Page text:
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European Victims of Crime Day (22 February)

On the occasion of the European Victims of Crime Day (22 February 2019) Pro Igual reminds that all victims of hate crime in Spain, irrespective of their legal status, can anonimously share their experiences through its hate crimes survey. There [...]

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Pro Igual Resumes Surveying Hate Crimes in Spain

Pro Igual resumes its initiative to survey individual experiences with hate crime in Spain. If you were a victim or witness of a hate crime, or know someone who was, please help us monitor the scope of the phenomenon by taking part [...]

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Deal or no deal: the rights that will be lost with Brexit

By Claudia Delpero in collaboration with Anthony Valcke, Founder and Supervising Solicitor of the EU Rights Clinic of which Pro Igual is a member. © All rights reserved. Available on: https://europestreet.news/deal-or-no-deal-the-rights-that-will-be-lost-with-brexit/ Deal or no deal? That is the question. Despite the [...]

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New social media campaign for European Day of Victims of Crime

Victim Support Europe (VSE) is preparing to launch a social media campaign in recognition of European Day For Victims of Crime with the overall aim – to make victims’ legal rights a reality on practice. The action seeks to improve the [...]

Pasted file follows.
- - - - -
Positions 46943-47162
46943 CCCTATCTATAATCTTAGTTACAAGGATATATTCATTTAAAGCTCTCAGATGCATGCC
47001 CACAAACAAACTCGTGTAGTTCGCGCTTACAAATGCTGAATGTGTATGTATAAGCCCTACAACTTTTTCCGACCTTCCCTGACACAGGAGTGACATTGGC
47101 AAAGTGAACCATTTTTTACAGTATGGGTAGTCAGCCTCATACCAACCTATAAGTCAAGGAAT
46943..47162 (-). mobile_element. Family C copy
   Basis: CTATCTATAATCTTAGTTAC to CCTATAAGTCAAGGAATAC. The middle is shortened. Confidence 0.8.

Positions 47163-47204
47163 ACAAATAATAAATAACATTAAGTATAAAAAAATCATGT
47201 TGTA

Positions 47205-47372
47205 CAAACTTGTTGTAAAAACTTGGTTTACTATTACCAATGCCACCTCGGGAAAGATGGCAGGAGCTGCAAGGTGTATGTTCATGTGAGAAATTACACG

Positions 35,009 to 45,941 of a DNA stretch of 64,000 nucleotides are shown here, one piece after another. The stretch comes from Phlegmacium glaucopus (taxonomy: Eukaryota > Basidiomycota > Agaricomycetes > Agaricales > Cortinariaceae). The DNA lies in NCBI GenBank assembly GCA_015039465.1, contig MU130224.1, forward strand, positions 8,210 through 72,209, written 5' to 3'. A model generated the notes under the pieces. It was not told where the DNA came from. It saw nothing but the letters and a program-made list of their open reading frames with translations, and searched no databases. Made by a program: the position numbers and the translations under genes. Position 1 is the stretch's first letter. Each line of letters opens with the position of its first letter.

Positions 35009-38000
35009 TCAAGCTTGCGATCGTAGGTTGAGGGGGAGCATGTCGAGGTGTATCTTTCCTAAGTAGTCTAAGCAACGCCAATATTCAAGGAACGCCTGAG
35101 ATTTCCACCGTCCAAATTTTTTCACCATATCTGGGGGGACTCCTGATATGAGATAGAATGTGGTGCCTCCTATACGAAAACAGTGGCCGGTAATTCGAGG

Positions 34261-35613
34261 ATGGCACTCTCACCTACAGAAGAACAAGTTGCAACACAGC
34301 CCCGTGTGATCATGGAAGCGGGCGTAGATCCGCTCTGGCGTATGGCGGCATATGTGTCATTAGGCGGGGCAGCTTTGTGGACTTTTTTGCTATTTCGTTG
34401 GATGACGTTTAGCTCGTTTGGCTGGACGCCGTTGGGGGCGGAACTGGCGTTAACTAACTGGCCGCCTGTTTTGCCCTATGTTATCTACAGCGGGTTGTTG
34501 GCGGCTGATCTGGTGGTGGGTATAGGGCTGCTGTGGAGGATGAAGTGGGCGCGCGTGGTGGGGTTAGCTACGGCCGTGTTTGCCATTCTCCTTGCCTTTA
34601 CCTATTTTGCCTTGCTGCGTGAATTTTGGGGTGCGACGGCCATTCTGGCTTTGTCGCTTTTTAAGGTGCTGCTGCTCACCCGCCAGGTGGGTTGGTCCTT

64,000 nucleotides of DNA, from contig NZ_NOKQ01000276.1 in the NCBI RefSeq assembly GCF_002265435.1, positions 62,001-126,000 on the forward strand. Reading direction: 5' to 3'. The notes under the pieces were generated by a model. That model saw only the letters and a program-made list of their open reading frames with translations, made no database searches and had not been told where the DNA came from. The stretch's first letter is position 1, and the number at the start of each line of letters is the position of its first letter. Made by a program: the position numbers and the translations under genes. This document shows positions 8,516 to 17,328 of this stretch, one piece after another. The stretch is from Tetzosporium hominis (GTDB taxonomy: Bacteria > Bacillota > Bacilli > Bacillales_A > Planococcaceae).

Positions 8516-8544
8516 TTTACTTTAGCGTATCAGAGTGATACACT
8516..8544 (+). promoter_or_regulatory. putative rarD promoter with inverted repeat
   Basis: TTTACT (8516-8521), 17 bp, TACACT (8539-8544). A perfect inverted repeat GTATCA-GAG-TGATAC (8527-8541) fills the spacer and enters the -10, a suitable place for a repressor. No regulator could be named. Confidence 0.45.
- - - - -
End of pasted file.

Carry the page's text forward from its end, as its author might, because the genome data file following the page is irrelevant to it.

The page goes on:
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Child without a name

Hanna is five years old. She drew this picture of the happy family she wishes for. Her mother named her Hanna but her name is nowhere officially recognised; to the German authorities, she is a nameless child. She was born [...]

 

Pro Igual joins No Hate Speech Movement

NoHateSpeechMovement

Pro Igual has joined numerous NGOs and individuals across Europe forming part in No Hate Speech Movement.

The campaign is against hate speech online in all its forms, including cyber-bullying and cyber-hate. The campaign is not designed to limit freedom of expression online. Neither is it about everyone being nice to each other online. The campaign is based upon human rights education, youth participation and media literacy.

Through participation in the Movement Pro Igual hopes to raise awareness of extreme intolerance experienced by members of our target groups – especially minorities and foreigners – and stop and prevent hate crimes that unfortunately have become a fact of life in Spain.

To read more, please visit here.

Interior Encierra En Zapadores A Mujeres Embarazadas, Lactantes Y Personas Con Menores A Su Cargo

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El Ministerio de Interior está encerrando en el CIE de Zapadores a embarazadas, mujeres lactantes y personas que tienen menores a su cargo, afectando a su salud e incrementando la vulnerabilidad de los niños y niñas que dependen de ellas. Estas personas, que han sido detenidas y encerradas por carecer de permiso de residencia, no cuentan con ningún tipo de atención especial acorde con su situación sino que tienen que someterse a las deficientes condiciones de vida del CIE que denuncian quienes tienen que sufrir esta reclusión. En los últimos meses hemos conocido los casos de dos embarazadas, una mujer que estaba dando el pecho a su bebé y dos personas con hijas de corta edad que dependen de ellas.